When we think of something “going viral,” usually the first association is videos of pandas sneezing and clicky BuzzFeed listicles, not office management software. But a program called Slack is sweeping through media and tech companies, mostly because people who leave Hipchat and Gmail to try it out become major converts, and can barely shut up about it.
In only one year, Slack has become the go-to for teams at the Wall Street Journal, Airbnb, HBO, eBay, Gawker Media, Medium, BuzzFeed, PayPal, and dozens of other companies that are just as impressive.
It doesn’t look like a lot of you are going to update your status celebrating Facebook’s birthday. A new survey from Pew Research discovered that only ten percent of its 1.2 billion users change their status daily while just four percent do it more than once a day.
With only a few Faebook users sharing their annoying life announcements, it means that the social network is a one-way conversation “buoyed by Internet voyeurs who relish the ability to document their lives with their friends or the public,” writes the WSJ.
Silicon Valley venture capitalist Tom Perkins might have just written the most insulting and insensitive article of all time, and the Wall Street Journal actually published it. Set aside your breakfasts, folks, because this might literally be difficult to stomach.
Remember back in December when Target caused us to have a collective breakdown because the credit card information of 70 million shoppers was stolen? The government said yesterday it found who you should direct your anger toward: the Russians.
Netflix could soon land on your television, without involving a rat’s nest of dongles, boxes and remotes. The streaming service is reportedly in talks with Comcast to make its service directly available on its set-top boxes. The Wall Street Journal cautioned that the talks are early and “no deal is imminent.”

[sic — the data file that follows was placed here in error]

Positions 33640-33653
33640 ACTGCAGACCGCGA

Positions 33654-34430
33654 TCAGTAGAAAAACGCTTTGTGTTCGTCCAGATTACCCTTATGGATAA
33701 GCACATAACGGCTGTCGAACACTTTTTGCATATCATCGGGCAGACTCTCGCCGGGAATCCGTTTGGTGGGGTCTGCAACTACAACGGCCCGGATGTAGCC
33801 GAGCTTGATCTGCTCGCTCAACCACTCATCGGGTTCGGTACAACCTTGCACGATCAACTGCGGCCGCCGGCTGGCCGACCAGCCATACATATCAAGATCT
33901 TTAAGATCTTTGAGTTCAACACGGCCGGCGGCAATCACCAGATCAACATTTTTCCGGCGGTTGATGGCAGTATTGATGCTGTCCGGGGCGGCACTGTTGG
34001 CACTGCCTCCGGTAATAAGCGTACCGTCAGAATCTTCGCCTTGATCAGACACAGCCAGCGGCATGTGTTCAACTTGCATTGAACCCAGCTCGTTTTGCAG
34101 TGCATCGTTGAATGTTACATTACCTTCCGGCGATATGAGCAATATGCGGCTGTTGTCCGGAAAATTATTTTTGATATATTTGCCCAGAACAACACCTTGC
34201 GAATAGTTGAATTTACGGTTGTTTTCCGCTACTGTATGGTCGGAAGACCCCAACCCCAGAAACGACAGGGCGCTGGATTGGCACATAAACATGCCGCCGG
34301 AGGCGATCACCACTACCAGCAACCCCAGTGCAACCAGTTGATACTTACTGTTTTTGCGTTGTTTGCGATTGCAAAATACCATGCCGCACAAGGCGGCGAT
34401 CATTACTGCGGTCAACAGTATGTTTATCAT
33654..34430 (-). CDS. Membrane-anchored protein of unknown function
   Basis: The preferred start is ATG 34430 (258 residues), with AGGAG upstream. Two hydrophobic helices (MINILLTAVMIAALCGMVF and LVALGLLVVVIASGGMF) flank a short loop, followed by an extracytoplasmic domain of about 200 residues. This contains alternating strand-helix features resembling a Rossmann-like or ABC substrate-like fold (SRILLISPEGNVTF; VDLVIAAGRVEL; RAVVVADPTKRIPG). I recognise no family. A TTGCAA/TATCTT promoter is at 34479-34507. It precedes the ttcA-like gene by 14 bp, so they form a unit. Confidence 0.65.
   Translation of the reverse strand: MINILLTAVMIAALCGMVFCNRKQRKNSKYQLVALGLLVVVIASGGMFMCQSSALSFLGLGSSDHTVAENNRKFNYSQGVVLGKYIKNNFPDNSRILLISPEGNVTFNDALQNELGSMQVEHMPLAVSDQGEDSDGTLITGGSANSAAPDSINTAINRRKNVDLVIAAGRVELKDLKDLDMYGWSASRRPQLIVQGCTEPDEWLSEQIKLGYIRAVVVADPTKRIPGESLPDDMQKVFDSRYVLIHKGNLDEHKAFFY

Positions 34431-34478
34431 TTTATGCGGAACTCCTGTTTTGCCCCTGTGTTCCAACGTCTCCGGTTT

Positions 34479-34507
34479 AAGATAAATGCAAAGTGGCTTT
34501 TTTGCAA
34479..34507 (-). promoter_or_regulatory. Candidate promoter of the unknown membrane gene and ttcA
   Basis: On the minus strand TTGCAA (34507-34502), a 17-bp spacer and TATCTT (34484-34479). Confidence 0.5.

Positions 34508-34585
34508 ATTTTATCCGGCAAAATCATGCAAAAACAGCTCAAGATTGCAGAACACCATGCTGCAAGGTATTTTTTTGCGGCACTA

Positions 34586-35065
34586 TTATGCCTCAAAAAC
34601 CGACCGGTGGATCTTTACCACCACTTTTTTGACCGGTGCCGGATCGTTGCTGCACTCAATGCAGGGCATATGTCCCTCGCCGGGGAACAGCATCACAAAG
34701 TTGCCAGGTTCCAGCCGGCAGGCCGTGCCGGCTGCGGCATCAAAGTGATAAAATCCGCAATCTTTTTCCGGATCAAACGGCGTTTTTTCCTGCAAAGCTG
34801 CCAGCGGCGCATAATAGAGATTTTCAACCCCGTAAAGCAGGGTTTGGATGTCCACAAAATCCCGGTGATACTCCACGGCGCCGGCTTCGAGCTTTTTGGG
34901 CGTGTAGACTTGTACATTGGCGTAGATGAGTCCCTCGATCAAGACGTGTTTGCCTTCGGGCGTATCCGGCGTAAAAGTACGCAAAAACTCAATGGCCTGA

If you think tapping away on your smartphone is making you look cool and popular, you are wrong, science says.
Per some researchers at Harvard Business School, people tend to hunch when they’re using small devices, which increases stress and decreases testosterone levels — affecting the way they act even after the devices have been put away and “causing [users] to be less likely to take risks immediately afterward,” according to the Wall Street Journal.
hack hack hack hack hack it apart
Who Doesn’t Want To Meet A Real-Life Astronaut? We’ve already covered the upcoming 2013 International Space Apps Challenge, the NASA-sponsored space app development challenge, but the event just got even better with the announcement that U.S. astronaut Ron Garan will be in attendance as NASA’s official ambassador. Attendees will have the chance to meet Mr. Garan, who Read More
Flame I'm Gonna Live Forever
Facebook was hacked last month, according to a statement posted online today, after company employees visited an infected website.
According to the statement, Facebook was victimized by the same zero-day Java vulnerability that has affected other companies. Although Facebook is framing it as a “sophisticated attack,” AllThingsD wonders whether the malware found on employee’s laptops was related into a recent hack on Twitter.
Internet Wants to Be Free
With cyber attacks whistling by at an ever-increasing clip, it’s not surprising that the Obama administration is hard at work nailing down how to respond. The policies will remain hush-hush once they’re finalized, but the New York Times (which previously connected the president to the deployment of Stuxnet) has one juicy tidbit: A classified legal review has found that the president has “broad power to order a pre-emptive strike if the United States detects credible evidence of a major digital attack looming from abroad.”
That’ll sound familiar to anyone who hasn’t entirely repressed the memory of the Bush administration! (Mr. President, a very agitated Colin Powell is on line two. Something about enriched uranium and the U.N.?)
These days, newspapers will seemingly stop at nothing to boost their bottom line. Those Weekender ads are notoriously obnoxious, and we’re getting awfully tired of deleting the identification key at the end of a New York Times URL to get around the paywall. But the Wall Street Journal has finally devised a marketing scheme that we can get behind: instituting free wifi throughout our fine city (oh, and in San Francisco).